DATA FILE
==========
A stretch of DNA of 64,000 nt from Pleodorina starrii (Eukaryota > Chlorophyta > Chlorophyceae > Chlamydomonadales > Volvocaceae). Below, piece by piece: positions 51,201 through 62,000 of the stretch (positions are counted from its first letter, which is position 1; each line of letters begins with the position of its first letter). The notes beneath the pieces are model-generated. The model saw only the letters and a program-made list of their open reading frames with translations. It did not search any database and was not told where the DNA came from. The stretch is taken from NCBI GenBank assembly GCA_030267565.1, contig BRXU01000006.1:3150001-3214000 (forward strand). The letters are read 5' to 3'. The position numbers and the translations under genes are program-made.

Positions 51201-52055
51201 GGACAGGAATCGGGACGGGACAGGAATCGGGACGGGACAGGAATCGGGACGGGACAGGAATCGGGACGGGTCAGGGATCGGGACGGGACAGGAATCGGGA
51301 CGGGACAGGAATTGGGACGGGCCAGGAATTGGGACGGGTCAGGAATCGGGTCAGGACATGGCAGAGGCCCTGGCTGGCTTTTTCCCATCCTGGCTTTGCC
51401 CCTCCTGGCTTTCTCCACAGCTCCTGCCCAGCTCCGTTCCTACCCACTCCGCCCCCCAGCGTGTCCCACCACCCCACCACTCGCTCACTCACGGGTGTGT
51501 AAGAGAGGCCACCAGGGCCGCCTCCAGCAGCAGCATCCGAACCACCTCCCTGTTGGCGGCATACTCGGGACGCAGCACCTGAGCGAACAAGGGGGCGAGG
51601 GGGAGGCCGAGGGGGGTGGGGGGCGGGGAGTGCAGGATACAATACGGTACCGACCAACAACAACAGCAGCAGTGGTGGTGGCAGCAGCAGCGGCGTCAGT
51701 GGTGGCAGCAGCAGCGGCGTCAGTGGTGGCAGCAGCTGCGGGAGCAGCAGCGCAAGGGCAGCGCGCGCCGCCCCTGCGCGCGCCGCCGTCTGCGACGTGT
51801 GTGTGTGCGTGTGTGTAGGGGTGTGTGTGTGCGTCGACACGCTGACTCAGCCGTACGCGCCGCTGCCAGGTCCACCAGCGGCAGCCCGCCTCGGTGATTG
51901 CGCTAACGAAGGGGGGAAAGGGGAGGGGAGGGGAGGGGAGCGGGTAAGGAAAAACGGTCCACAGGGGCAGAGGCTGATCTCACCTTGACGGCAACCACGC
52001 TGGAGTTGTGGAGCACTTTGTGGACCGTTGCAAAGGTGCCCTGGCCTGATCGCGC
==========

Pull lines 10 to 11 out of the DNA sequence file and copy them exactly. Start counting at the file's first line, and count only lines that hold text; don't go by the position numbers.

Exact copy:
51901 CGCTAACGAAGGGGGGAAAGGGGAGGGGAGGGGAGGGGAGCGGGTAAGGAAAAACGGTCCACAGGGGCAGAGGCTGATCTCACCTTGACGGCAACCACGC
52001 TGGAGTTGTGGAGCACTTTGTGGACCGTTGCAAAGGTGCCCTGGCCTGATCGCGC